Second, there's no tagged template literal action here. But, since we know that styled supports them, we know how it expects its arguments. This is the major 🔑.

Remember the two rules:

  1. Tagged template literals pass an array of string values as the first argument to the tag function.
  2. If interpolations exist inside tagged template literals, their containing expressions are passed as additional arguments to the tag function.

So the tag function expects an array of string values as its first argument, and interpolated expressions follow suit.

In the pattern above, which I will give the name "The Empty Array Pattern", the arguments are:

// -> []
// -> 'background: palevioletred'
// -> 'color: #fff'

The first argument is an array, and satisfies rule number one. Yes, there's no string values inside the array, but that's totally fine. The additional arguments are strings which, by definition are expressions that produce a value, and as such they satisfy rule number two.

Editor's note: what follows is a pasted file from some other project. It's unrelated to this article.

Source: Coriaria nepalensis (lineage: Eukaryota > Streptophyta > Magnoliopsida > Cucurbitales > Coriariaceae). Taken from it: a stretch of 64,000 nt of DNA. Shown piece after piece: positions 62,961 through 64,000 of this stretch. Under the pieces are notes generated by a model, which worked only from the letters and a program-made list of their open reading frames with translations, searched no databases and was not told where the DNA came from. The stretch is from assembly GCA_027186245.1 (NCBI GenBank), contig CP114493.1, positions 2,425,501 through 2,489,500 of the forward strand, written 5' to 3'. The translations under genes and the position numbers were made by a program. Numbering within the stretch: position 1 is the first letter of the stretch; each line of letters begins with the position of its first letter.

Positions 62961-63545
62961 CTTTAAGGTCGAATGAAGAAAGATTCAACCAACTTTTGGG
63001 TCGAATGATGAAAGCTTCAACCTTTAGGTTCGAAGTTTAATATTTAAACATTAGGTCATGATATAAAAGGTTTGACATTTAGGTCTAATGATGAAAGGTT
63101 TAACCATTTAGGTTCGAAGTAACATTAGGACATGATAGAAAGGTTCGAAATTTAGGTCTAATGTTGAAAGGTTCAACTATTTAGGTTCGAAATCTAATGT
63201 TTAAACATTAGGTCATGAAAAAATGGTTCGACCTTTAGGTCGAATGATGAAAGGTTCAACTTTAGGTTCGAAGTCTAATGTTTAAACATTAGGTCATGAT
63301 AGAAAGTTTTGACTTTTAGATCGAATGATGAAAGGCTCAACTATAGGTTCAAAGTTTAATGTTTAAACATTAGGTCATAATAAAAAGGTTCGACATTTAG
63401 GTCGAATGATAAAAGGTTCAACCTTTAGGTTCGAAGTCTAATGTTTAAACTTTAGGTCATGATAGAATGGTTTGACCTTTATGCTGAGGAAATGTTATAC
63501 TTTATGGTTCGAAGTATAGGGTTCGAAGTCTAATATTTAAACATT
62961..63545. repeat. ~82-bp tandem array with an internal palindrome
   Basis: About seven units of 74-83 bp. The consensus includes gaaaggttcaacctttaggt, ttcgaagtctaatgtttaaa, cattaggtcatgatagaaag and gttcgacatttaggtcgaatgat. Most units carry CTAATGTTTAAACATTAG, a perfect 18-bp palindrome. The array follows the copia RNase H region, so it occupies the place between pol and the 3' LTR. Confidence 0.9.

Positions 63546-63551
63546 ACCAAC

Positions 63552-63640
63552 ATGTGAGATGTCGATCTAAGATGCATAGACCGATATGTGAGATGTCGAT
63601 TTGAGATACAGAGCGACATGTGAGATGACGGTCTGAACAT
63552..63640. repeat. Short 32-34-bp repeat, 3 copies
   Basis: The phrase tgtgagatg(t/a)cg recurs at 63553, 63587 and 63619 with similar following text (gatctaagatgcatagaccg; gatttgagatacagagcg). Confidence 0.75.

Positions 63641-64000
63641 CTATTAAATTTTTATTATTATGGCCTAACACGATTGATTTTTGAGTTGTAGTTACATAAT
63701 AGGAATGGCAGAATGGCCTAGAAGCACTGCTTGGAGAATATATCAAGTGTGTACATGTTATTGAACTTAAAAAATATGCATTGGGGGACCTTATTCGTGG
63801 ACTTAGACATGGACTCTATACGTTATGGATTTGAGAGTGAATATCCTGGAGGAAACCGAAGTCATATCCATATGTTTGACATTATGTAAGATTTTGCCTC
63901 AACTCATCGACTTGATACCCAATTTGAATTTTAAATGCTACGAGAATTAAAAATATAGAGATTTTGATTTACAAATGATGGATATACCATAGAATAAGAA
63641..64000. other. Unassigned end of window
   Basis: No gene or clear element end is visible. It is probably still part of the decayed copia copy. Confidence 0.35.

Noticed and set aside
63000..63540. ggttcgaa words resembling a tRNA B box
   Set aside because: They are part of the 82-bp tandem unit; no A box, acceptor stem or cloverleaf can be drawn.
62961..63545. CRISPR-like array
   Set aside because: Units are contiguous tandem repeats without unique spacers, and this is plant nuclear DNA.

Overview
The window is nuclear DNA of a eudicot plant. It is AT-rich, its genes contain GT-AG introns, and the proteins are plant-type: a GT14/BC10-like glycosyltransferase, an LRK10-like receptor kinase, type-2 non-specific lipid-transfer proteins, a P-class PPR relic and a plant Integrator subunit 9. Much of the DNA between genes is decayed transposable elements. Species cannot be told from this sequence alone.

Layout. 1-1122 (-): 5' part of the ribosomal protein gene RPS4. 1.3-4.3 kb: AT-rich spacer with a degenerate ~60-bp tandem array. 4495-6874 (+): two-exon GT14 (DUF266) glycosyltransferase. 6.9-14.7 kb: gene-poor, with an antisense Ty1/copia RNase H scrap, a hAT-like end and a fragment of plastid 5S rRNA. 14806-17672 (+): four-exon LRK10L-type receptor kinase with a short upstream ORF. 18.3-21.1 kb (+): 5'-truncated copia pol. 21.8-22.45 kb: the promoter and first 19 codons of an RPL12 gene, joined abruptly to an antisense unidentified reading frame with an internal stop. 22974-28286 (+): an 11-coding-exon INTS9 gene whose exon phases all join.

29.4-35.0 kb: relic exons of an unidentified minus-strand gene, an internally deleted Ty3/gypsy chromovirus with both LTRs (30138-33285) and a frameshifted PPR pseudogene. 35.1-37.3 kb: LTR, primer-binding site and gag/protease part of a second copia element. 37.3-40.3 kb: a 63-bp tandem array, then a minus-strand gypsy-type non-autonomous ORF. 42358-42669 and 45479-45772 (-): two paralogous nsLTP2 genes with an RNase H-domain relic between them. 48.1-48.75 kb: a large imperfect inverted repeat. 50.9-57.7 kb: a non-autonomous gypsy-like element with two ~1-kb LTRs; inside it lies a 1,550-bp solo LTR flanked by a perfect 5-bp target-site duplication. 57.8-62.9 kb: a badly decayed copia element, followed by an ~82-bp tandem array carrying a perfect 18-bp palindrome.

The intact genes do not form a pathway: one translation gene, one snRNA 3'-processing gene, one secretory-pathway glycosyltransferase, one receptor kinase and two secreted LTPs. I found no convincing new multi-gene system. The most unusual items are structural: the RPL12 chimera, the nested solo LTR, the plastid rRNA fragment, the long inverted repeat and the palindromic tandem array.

We've mimicked the behavior of tagged template literals without actually using them.

Wrapping up

At the end of the day, both patterns produce the same value. What I'm finding difficult to discover is why you would want to use one over the other. I guess I could see a situation where, using tagged template literals, you had multiple interpolations, and for code readability you could choose the Empty Array Pattern instead:

// as tagged template literal
const Button = styled.button`
background: ${props => props.background};
color: ${props => props.color};
// as Empty Array Pattern
const Button = styed.button([], props => ({
background: props.background,
color: props.color,

I'd love to hear insights from others who have experience with these patterns, and what the pros and cons are of each. Reach out to me on Twitter so we can discuss!